If you have either a customer, an employee, or a supplier, then you need to operate as a corporation or limited liability company. The idea is to keep your personal assets, retirement and other savings, and debts completely and legally separate from debts and economic risks of your business. Just the attorney's fees and expenses defending against a lawsuit by a customer or employee could cost you all the equity in your home and all your savings. So keep them separate.
Summary. The January 12, 2015, case of Grand Prospect Partners, L.P. v. Ross Dress For Less, Inc., upheld a cotenancy clause, which provided that the tenant was not required to move in and open for business, both if a certain percentage of the retail square footage of the shopping center was not open for business, and if two named tenants were not open for business in their specified square footages of space. The cotenancy clause also allowed the tenant to not pay rent if either test stopped being met, and to terminate the lease if the breach were not cured within twelve months. The trial court refused to enforce the cotenancy clause, resulting in a $4.7 million judgment. The Court of Appeal reversed, allowing Ross to terminate the lease, but making it pay rent for the twelve months it retained control of the leased space, neither using it nor allowing the owner relet it.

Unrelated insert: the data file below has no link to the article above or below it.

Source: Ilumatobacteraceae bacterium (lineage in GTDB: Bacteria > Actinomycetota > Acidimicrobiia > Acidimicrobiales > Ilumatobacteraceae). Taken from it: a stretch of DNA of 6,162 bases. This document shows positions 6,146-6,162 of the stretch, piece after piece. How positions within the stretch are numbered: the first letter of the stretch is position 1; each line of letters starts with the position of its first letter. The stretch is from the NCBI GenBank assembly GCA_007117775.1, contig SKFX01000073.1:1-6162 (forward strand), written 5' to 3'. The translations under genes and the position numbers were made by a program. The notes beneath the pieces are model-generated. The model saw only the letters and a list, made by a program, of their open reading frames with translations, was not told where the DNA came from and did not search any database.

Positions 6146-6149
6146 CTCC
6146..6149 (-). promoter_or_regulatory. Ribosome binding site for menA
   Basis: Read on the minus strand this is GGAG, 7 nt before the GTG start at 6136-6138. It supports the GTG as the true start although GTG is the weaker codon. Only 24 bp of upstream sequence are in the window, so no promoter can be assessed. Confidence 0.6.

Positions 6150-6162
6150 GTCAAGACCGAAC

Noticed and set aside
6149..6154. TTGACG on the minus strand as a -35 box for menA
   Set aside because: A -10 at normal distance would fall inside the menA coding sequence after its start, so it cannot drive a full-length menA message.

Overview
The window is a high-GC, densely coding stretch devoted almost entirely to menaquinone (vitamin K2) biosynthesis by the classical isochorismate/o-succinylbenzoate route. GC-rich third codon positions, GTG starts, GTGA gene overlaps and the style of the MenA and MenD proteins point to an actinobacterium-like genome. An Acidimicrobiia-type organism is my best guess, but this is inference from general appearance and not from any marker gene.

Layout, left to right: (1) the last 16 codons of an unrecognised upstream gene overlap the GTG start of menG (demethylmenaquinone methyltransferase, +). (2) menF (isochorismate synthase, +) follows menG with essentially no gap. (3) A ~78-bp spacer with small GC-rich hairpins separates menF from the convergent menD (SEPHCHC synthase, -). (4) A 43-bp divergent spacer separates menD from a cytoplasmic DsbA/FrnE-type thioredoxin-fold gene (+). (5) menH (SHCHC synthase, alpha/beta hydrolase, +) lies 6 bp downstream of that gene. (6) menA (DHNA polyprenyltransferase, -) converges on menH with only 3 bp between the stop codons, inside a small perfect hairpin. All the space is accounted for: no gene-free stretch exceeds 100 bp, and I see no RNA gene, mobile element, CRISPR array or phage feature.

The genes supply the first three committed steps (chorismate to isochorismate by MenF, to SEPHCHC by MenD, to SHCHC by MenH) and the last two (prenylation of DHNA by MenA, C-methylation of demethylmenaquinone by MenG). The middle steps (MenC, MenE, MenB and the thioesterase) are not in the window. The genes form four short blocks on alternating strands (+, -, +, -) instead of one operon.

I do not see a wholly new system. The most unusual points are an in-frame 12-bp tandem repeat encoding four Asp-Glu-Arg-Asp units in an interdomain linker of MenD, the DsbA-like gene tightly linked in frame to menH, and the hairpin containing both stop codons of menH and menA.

You have just moved into your new home. You read books and articles about how to buy a used home. You hired a well-recommended licensed Realtor to help you find and buy your home. You hired a home inspection company and a general contractor recommended by your Realtor to inspect the home. You read all the disclosures and reports. And still there's a problem.